The salt mine was discovered around the Middle Ages with the arrival of the Hungarian Princess Kinga. The Poles have linked these two events together and you can see Saint Kinga all over the salt mine. During your visit you will see various rooms dating back several centuries. All the decorations are made from stones from the salt mine, and the rendering is incredible. The salt mine is huge, you can visit 3.5 km of the existing 300 km. Some rooms are decorated and there is a staging to explain the history of the mine or the techniques used to extract the salt. And during the visit, we can admire the largest underground cathedral in the world, which is just magnificent. It is really impressive! There are also different lakes that we can visit. The salt mine is not at all like the one in Turda, Romania. The two have been rearranged very differently. The total duration of the visit lasts about 1h30 and it is really well organized. At the end of this visit, they also offer another museum in the salt mine which contains more precise information on the history and the techniques used. Do it, the guided tour lasts about 30min. In my group I was the only one to do it but it’s totally worth it. And one last thing, dress warmly, it’s a bit cold in the salt mine.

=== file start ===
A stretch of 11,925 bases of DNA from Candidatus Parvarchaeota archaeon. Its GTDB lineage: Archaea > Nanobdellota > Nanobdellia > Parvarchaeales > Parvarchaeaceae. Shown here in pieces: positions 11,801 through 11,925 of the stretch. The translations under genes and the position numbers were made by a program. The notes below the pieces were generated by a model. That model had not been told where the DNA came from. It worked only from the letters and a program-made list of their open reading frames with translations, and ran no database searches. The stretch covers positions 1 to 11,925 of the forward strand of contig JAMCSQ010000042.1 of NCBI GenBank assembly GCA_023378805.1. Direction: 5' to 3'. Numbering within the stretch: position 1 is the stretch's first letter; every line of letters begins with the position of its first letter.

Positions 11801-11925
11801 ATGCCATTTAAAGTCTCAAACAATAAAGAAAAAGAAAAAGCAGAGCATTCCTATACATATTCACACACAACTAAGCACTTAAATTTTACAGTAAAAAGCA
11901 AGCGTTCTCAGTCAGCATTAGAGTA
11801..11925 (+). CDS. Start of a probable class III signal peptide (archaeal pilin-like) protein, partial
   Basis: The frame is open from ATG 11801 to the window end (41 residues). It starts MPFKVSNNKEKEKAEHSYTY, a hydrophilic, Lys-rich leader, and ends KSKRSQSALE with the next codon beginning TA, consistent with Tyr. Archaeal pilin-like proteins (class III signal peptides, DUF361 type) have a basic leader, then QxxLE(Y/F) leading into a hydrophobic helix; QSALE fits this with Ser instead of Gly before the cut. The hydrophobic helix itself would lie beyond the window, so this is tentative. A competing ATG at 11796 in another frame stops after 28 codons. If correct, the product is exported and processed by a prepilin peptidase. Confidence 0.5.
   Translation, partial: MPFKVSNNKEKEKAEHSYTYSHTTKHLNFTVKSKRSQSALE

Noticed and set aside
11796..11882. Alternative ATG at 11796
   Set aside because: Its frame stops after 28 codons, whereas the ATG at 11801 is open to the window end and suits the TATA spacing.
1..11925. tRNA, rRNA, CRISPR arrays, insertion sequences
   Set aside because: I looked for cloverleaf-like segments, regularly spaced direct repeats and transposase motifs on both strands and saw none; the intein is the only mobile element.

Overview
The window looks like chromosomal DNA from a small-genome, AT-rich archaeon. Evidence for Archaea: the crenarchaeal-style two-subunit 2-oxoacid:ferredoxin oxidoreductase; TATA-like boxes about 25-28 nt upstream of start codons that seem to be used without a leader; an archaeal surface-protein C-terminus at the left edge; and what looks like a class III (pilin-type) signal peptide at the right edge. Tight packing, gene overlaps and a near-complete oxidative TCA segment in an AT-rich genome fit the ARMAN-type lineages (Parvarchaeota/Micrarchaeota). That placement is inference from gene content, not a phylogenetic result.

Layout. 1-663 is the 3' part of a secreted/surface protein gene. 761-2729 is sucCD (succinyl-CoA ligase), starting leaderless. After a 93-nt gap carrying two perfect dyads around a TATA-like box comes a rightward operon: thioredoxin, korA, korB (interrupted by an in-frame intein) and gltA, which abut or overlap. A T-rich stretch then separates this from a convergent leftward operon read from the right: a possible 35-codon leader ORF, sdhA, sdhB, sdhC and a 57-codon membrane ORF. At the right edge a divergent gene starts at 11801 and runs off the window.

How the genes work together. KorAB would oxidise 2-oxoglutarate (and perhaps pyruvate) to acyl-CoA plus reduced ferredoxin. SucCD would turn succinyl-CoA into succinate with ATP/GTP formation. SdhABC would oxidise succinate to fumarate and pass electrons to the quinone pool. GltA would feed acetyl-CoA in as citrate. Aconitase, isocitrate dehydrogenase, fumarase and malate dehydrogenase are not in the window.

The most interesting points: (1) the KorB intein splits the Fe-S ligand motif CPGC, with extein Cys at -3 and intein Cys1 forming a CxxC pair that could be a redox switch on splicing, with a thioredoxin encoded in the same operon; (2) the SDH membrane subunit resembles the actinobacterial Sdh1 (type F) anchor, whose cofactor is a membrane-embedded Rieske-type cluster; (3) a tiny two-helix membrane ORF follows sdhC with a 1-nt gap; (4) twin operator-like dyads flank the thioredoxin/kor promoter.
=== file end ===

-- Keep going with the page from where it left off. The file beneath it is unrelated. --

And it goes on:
After your visit, for a few extra zlotys, you can take a tour on the graduation tower. It’s a short ride on a tower that allows you to breathe the salty air. To purify the lungs, they advise you to stay there for 30 minutes. Then, why not take a short stroll in the city center of Wieliczka. It’s not very tall but quite cute. And in the main square, you can see a painting on the ground (not in very good condition but we can guess what it is).

Entrance fee to the Wieliczka salt mine: PLN 93 / € 21


I visited Krakow during the month of August. It was very hot, but it was bearable because many activities are indoors.

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To visit Krakow and its surroundings, 4 days would be sufficient. This allows you to quietly visit some neighborhoods, museums, and around the city.


Dietla 58,
31-039 Kraków, Poland
Price: PLN 24 – € 5,40 / person / night in a mixed dormitory with 10 beds
Hostel website: click here

A large and clean hostel. It is a few minutes’ walk from the city center and the Jewish quarter.

  • Before going to the concentration camps, I advise you to visit a museum related to the Second World War or another concentration camp, to prepare yourself psychologically
  • Go to a “free guided tour” to learn more about the city’s history and legends. The meeting point is in front of the St. Mary’s Basilica. Don’t forget the tip at the end
  • Keep some change, you have to pay for every activity, even the toilets